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Lebanon's first national election in nine years could result in a stronger Hezbollah, preliminary results show, following an election marred by low voter turnout amid frustration over the country's endemic corruption problems.
Shia-militant group Hezbollah and its political allies were thought to be on course to win more than half of the seats in the Lebanese parliament, according to preliminary results cited by Beirut's media on Monday.
A simple parliamentary majority for the Iranian-backed party, which is seen as a terrorist group by the U.S. and an enemy of neighboring Israel, would likely embolden the political standing of Lebanon's Hezbollah group at a time of heightened regional uncertainty.
Israel has already reacted to the prospect of a stronger political position for Hezbollah with Naftali Bennett, education minister of Israel's conservative coalition government, tweeting on Monday that "Hezbollah = Lebanon."
"The State of Israel will not differentiate between the sovereign State of Lebanon and Hezbollah, and will view Lebanon as responsible for any action from within its territory," he added.
The vote, which is Lebanon's first parliamentary election since war broke out in neighboring Syria in 2011, had been hailed by lawmakers as a breakthrough moment for a nation stuck in the middle of a regional power struggle between Iran and Saudi Arabia.
However, fewer than half of Lebanon's registered voters turned up to cast their ballots on Sunday, according to the country's interior minister. That's lower than the turnout recorded in 2009 and far below analysts' expectations.
A drop in voter turnout came despite a reformulated electoral system designed to encourage citizens to cast their ballot through proportional representation.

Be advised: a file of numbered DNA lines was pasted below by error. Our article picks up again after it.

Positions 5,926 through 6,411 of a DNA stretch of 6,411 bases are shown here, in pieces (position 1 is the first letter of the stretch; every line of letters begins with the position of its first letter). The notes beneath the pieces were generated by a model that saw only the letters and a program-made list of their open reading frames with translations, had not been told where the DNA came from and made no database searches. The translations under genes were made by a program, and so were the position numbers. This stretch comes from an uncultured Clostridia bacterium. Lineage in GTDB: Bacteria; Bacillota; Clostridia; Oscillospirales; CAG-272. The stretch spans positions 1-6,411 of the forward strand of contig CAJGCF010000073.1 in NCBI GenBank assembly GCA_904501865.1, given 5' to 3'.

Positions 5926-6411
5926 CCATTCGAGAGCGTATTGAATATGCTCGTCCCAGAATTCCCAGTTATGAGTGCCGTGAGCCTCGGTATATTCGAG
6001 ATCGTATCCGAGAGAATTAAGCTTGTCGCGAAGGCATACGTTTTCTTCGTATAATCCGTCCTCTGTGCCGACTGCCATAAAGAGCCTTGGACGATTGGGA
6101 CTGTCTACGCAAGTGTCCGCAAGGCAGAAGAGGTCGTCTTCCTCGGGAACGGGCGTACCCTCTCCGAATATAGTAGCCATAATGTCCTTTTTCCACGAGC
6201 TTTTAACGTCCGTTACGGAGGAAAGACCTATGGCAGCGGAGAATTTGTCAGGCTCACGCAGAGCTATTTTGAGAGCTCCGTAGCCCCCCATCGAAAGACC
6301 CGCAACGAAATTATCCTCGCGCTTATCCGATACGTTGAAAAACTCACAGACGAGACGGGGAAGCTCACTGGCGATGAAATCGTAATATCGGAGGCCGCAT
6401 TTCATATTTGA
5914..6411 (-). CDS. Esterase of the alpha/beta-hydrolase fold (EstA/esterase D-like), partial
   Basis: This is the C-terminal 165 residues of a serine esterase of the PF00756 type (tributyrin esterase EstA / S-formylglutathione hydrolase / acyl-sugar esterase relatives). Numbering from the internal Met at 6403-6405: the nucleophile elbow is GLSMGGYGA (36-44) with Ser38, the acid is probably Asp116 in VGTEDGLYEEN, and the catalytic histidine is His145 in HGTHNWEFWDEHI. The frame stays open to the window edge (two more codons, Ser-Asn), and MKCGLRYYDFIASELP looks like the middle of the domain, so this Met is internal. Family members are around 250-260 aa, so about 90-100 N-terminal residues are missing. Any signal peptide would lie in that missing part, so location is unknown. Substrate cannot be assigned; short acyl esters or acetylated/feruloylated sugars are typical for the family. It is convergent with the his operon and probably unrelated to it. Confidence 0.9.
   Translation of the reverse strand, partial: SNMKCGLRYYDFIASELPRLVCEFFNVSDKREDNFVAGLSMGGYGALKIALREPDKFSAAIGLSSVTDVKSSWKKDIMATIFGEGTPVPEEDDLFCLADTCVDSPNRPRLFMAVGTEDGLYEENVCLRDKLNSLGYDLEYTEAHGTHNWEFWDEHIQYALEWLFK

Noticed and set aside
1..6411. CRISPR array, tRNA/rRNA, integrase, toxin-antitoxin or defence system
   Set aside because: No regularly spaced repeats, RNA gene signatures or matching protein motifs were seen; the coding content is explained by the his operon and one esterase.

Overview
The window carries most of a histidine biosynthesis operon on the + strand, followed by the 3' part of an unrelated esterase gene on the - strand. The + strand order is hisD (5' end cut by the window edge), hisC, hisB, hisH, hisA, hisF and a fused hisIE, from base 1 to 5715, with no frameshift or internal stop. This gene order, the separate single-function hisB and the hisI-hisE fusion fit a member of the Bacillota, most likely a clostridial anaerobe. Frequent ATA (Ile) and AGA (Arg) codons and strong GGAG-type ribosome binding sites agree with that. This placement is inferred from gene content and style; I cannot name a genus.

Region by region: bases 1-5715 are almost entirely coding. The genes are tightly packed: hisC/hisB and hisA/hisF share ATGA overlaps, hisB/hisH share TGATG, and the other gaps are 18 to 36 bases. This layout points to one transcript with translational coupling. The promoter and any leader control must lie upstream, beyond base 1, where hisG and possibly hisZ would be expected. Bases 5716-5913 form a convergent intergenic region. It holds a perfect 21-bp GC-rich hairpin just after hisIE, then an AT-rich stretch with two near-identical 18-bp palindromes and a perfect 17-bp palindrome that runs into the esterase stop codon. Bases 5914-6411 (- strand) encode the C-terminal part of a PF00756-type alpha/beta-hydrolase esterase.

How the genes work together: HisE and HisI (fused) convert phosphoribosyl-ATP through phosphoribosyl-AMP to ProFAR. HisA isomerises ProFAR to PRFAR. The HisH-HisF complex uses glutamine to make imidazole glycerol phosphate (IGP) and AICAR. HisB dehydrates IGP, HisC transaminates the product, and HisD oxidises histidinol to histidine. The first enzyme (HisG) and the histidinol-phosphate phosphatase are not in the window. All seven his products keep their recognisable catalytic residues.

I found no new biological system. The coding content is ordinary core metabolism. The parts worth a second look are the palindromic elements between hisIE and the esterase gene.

The country's official result is expected to be announced on Monday morning.
Voter apathy in Lebanon is perhaps not so surprising given the social and economic upheavals in the country in recent years.
Since its last election, Lebanon has been engulfed by a refugee crisis which has seen more than one million displaced Syrians stream over its borders, overwhelming the country of around 4.5 million. It also suffered an ongoing waste management crisis during which trash piled up in city streets, went two years without an effective government, experienced a sharp rise in public debt, witnessed multiple terrorist attacks, and had its prime minister temporarily resign in what many described as a kidnapping.
Nonetheless, what has been consistent over the past decade, many Lebanese citizens say, is entrenched corruption, cronyism and political deadlock that's prevented the government from fixing its most pressing problems.
— CNBC's Natasha Turak contributed to this report.